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Work absences and doctor visits during an illness episode: The differential role of preferences, production, and policies among men and women

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  • Gilleskie, Donna

Abstract

This paper analyzes the absenteeism and medical care consumption behavior of employed men and women during an episode of acute illness. An individual's daily optimization decisions are modeled in a dynamic framework to evaluate the role of (1) preferences for absences and treatment, (2) effectiveness of these inputs on recovery, and (3) economic incentives in determining the number and timing of absences and doctor visits and the duration of illness. In general, men appear to be more responsive than women to changes in sick leave and health insurance mainly due to differences in preferences.

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File URL: http://www.sciencedirect.com/science/article/B6VC0-4X7R85S-4/2/6a0807154464430f265eab1fd69e73e3
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Bibliographic Info

Article provided by Elsevier in its journal Journal of Econometrics.

Volume (Year): 156 (2010)
Issue (Month): 1 (May)
Pages: 148-163

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Handle: RePEc:eee:econom:v:156:y:2010:i:1:p:148-163

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Web page: http://www.elsevier.com/locate/jeconom

Related research

Keywords: Absenteeism Medical care Sick leave Health insurance;

References

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  1. Barmby, Tim & Orme, Chris & Treble, John, 1995. "Worker absence histories: a panel data study," Labour Economics, Elsevier, vol. 2(1), pages 53-65, March.
  2. Tat Y. Chan & Barton H. Hamilton, 2006. "Learning, Private Information, and the Economic Evaluation of Randomized Experiments," Journal of Political Economy, University of Chicago Press, vol. 114(6), pages 997-1040, December.
  3. Morris A. Davis & E. Michael Foster, 2005. "A Stochastic Dynamic Model Of The Mental Health Of Children," International Economic Review, Department of Economics, University of Pennsylvania and Osaka University Institute of Social and Economic Research Association, vol. 46(3), pages 837-866, 08.
  4. Khwaja, Ahmed, 2010. "Estimating willingness to pay for medicare using a dynamic life-cycle model of demand for health insurance," Journal of Econometrics, Elsevier, vol. 156(1), pages 130-147, May.
  5. Mohammed Chaudhury & Ignace Ng, 1992. "Absenteeism Predictors: Least Squares, Rank Regression, and Model Selection Results," Canadian Journal of Economics, Canadian Economics Association, vol. 25(3), pages 615-35, August.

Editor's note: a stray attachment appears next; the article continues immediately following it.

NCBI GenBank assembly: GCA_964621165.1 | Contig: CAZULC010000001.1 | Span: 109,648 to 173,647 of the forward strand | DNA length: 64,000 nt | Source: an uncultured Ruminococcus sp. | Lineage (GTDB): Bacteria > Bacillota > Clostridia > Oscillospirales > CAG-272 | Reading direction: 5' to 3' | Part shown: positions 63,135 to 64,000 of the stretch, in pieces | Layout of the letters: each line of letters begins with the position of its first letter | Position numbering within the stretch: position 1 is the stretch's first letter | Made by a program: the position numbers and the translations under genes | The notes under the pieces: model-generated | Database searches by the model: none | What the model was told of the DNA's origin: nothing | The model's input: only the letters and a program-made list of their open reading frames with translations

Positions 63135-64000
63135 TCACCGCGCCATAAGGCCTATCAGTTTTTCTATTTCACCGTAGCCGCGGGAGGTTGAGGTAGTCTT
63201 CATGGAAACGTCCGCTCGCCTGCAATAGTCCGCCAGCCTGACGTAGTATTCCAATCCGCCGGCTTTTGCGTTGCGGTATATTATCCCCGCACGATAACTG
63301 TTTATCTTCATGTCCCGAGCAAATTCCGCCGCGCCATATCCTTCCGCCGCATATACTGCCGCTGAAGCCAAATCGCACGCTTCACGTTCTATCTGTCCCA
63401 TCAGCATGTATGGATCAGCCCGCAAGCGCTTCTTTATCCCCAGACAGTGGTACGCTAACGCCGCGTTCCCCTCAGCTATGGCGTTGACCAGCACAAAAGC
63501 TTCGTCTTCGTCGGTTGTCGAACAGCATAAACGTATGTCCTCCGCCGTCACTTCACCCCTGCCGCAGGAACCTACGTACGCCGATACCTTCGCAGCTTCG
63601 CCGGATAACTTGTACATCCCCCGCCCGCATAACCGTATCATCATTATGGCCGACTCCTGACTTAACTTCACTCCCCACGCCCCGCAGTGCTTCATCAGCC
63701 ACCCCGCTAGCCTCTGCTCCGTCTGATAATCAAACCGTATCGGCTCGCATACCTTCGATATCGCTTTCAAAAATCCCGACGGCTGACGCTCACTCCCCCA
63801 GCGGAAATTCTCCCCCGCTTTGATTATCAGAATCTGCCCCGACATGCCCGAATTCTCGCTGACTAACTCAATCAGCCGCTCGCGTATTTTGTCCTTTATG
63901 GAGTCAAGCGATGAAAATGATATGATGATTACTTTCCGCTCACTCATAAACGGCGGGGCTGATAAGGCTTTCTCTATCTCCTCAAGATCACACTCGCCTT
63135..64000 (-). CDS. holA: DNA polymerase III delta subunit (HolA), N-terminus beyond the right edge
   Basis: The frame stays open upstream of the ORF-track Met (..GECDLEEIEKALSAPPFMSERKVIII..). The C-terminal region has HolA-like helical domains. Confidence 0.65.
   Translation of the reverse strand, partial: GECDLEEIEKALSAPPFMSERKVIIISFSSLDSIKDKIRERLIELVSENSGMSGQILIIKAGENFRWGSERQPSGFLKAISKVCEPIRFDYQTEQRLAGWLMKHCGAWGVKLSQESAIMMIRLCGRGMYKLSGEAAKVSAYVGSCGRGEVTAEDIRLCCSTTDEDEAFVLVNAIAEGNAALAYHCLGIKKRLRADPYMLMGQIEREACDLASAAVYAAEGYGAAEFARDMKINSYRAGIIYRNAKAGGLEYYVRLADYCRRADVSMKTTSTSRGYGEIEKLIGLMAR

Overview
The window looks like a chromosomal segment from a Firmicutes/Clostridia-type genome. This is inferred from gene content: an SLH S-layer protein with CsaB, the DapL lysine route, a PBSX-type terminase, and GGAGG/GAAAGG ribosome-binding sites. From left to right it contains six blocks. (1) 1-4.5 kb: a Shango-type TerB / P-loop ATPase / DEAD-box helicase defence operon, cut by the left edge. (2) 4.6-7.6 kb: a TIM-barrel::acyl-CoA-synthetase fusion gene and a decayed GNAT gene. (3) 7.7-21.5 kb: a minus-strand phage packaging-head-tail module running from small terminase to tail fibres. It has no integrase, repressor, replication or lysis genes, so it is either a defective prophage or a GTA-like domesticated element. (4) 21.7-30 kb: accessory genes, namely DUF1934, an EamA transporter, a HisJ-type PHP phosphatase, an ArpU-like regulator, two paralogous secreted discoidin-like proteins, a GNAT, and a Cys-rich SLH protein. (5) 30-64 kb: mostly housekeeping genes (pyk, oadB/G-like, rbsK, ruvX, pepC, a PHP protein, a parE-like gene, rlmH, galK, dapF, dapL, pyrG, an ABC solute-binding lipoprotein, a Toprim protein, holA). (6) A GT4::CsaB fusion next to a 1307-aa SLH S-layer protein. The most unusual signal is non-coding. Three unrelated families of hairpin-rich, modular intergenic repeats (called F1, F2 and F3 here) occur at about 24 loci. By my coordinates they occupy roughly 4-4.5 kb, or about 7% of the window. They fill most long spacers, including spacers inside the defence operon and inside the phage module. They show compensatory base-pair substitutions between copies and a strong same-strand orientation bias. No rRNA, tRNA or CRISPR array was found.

6. Donna B. Gilleskie, 1998. "A Dynamic Stochastic Model of Medical Care Use and Work Absence," Econometrica, Econometric Society, vol. 66(1), pages 1-46, January.
  7. Michael Grossman, 1972. "The Demand for Health: A Theoretical and Empirical Investigation," NBER Books, National Bureau of Economic Research, Inc, number gros72-1.
  8. Leigh, J. Paul, 1991. "Employee and job attributes as predictors of absenteeism in a national sample of workers: The importance of health and dangerous working conditions," Social Science & Medicine, Elsevier, vol. 33(2), pages 127-137, January.
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  11. Barmby, T A & Orme, C D & Treble, John G, 1991. "Worker Absenteeism: An Analysis Using Microdata," Economic Journal, Royal Economic Society, vol. 101(405), pages 214-29, March.
  12. Johansson, Per & Palme, Marten, 2005. "Moral hazard and sickness insurance," Journal of Public Economics, Elsevier, vol. 89(9-10), pages 1879-1890, September.
  13. Kahana, Nava & Weiss, Avi, 1992. "Absenteeism: A comparison of incentives in alternative organizations," Journal of Comparative Economics, Elsevier, vol. 16(4), pages 573-595, December.
  14. Barmby, Tim A. & Ercolani, Marco G. & Treble, John G., 2000. "Sickness Absence: An International Comparison," IRISS Working Paper Series 2000-03, IRISS at CEPS/INSTEAD.
  15. Brown, Sarah & Sessions, John G, 1996. " The Economics of Absence: Theory and Evidence," Journal of Economic Surveys, Wiley Blackwell, vol. 10(1), pages 23-53, March.
  16. Broström, Göran & Palme, Mårten & Johansson, Per, 2002. "Economic incentives and gender differences in work absence behavior," Working Paper Series 2002:14, IFAU - Institute for Evaluation of Labour Market and Education Policy.
  17. Pedro Mira, 2007. "Uncertain Infant Mortality, Learning, And Life-Cycle Fertility," International Economic Review, Department of Economics, University of Pennsylvania and Osaka University Institute of Social and Economic Research Association, vol. 48(3), pages 809-846, 08.
  18. Jessica P. Vistnes, 1997. "Gender differences in days lost from work due to illness," Industrial and Labor Relations Review, ILR Review, Cornell University, ILR School, vol. 50(2), pages 304-323, January.
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  22. Johansson, Per & Palme, Marten, 1996. "Do economic incentives affect work absence? Empirical evidence using Swedish micro data," Journal of Public Economics, Elsevier, vol. 59(2), pages 195-218, February.
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Cited by:
  1. Lacroix, G; & Brouard M-E;, 2011. "Work Absenteeism Due to a Chronic Disease," Health, Econometrics and Data Group (HEDG) Working Papers 11/15, HEDG, c/o Department of Economics, University of York.
  2. Titus J. Galama & Hans van Kippersluis, 2013. "Health Inequalities through the Lens of Health Capital Theory: Issues, Solutions, and Future Directions," Tinbergen Institute Discussion Papers 13-076/V, Tinbergen Institute.

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